This shift could prove a significant one, said Brad Gibson, director of the chemistry and mass spectrometry core facility at the Buck Institute and an early-access user of the TripleTOF 5600+.

Gibson has been using Swath since the beginning of the year and, he told ProteoMonitor in an interview last month at the American Society for Mass Spectrometry annual meeting, in that time roughly 60 percent of his lab's experimental methods have come to incorporate the technique.

"You used to do a lot of data-dependent acquisitions," he said. "You would discover the landscape of your sample and what you wanted to follow up and then maybe you would make [multiple-reaction monitoring] assays, some kind of second, more focused set of experiments."

With Swath, though, "you can basically do discovery and targeted quantitation all in the same experiment," he said.

Such qual-quan workflows have been a major talking point for mass spec vendors for several years (PM 5/28/2010), but, Gibson suggested, with the release of the TripleTOF 5600+ and Swath, AB Sciex has for the moment taken the lead in terms of implementing them.

"I think AB Sciex may have the lead in terms of having [in the TripleTOF 5600] an instrument that is better suited to taking that kind of acquisition," he said, noting that one key aspect was that the instrument demonstrated very uniform levels of ion transmission across the breadth of its acquisition windows.

This uniformity, MacCoss said, is in large part a matter of optimizing and tuning the quadrupole used in the ion selection.

"Collecting a wide [acquisition] window is possible on any vendors' instruments," he said. "The difference comes down to whether or not there have been certain optimizations. AB Sciex has spent a lot of time trying to make it so that if you have a 25 m/z window [as is used in the Swath technique] it's pretty even in the transmission of signal across that window â€" so it doesn't matter if [an ion] is in the center of that window or at the edge of that window."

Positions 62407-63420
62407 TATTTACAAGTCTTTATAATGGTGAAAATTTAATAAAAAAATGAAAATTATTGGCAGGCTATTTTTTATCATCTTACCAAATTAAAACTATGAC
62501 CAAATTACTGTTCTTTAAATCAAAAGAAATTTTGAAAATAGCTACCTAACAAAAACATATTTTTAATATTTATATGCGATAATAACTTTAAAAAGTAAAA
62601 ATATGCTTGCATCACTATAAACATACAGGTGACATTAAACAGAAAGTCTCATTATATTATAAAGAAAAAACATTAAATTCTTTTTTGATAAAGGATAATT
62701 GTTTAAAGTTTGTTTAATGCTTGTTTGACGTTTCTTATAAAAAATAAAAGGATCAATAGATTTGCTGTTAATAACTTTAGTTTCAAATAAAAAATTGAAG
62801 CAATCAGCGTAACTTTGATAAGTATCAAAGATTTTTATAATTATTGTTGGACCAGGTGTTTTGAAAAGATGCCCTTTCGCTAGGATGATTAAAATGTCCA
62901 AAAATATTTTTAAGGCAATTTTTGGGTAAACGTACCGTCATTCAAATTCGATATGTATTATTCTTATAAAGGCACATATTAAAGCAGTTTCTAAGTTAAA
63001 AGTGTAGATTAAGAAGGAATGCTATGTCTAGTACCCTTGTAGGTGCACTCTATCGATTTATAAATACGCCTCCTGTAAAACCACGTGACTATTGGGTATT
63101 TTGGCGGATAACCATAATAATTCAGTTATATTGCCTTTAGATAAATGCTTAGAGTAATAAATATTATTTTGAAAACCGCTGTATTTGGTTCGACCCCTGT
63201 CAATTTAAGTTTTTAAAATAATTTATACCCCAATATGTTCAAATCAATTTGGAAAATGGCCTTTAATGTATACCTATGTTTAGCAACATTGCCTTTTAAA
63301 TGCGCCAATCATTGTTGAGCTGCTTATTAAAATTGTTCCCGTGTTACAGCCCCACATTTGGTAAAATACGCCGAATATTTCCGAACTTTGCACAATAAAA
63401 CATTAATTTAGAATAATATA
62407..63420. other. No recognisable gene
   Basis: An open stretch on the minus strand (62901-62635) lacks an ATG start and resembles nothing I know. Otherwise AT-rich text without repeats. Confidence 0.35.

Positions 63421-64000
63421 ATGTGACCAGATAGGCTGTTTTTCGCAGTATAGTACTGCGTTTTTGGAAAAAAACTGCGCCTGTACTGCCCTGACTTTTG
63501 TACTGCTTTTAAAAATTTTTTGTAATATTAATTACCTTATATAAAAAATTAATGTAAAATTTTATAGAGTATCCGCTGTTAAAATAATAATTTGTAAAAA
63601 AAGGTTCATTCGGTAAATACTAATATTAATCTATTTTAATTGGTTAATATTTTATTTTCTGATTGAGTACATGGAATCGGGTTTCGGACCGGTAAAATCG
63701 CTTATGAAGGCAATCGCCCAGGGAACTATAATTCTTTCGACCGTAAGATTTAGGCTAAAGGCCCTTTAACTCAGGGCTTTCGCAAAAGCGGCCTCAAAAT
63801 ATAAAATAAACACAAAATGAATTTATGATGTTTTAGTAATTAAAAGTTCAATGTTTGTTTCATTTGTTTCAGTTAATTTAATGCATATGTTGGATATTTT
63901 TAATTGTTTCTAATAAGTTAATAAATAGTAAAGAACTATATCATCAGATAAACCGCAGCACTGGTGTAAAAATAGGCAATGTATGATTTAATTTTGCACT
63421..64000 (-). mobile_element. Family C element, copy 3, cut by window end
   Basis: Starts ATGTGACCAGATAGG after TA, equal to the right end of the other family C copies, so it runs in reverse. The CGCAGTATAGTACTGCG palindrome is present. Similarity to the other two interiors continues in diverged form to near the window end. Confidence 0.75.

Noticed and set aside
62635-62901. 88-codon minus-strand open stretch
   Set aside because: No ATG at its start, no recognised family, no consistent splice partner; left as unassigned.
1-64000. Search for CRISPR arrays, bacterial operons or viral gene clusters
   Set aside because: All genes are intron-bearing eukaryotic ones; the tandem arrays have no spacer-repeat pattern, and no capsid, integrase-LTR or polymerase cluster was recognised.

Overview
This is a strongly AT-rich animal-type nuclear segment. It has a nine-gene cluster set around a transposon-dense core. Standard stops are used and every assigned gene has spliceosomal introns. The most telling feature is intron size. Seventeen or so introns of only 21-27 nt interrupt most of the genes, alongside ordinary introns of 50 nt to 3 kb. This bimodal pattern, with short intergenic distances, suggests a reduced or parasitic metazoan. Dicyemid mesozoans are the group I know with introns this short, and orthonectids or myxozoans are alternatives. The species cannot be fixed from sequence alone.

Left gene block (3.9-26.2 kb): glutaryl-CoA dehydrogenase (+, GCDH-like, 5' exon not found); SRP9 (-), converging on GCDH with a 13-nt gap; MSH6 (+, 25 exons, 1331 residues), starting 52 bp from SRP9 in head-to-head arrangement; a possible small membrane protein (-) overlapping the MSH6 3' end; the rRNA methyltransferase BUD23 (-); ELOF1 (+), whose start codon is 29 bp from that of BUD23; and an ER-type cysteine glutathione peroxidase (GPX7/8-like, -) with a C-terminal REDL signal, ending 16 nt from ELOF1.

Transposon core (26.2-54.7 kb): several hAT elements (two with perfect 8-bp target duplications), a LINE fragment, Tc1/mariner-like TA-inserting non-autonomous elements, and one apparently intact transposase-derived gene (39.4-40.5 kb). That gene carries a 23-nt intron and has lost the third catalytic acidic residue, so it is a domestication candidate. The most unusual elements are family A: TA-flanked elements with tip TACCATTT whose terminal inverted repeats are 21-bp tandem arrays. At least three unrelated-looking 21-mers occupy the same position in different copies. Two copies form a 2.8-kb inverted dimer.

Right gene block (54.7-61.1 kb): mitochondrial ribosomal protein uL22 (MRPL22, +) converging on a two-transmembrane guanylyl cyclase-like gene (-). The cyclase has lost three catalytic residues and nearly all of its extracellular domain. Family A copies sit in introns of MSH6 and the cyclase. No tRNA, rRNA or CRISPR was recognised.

Again, though, MacCoss noted, more than the instrument itself, it's the emphasis on targeted data analysis and AB Sciex's software workflow for this analysis that sets Swath apart from other companies' offerings. And other mass spec vendors, both he and Gibson suggested, are focused on catching up â€" many of them in collaboration with MacCoss and his team's Skyline software tool.

Targeted analysis of DIA data works essentially the same way as the selected-reaction monitoring analyses for which Skyline was originally designed. This, MacCoss noted, has made the system a natural fit for such work, and, as mass spec vendors have scrambled to put together solutions for targeted DIA analysis, many have come to work with his lab.

"Mass spectrometry vendors want to sell mass spectrometers, but they know that unless they have a computational solution to process the data, they're going to have a hard time selling the instruments," he said. "So if they are behind [with regard to tools for targeted DIA work], what we've found is they tend to like to work with us because they can get a good solution quickly."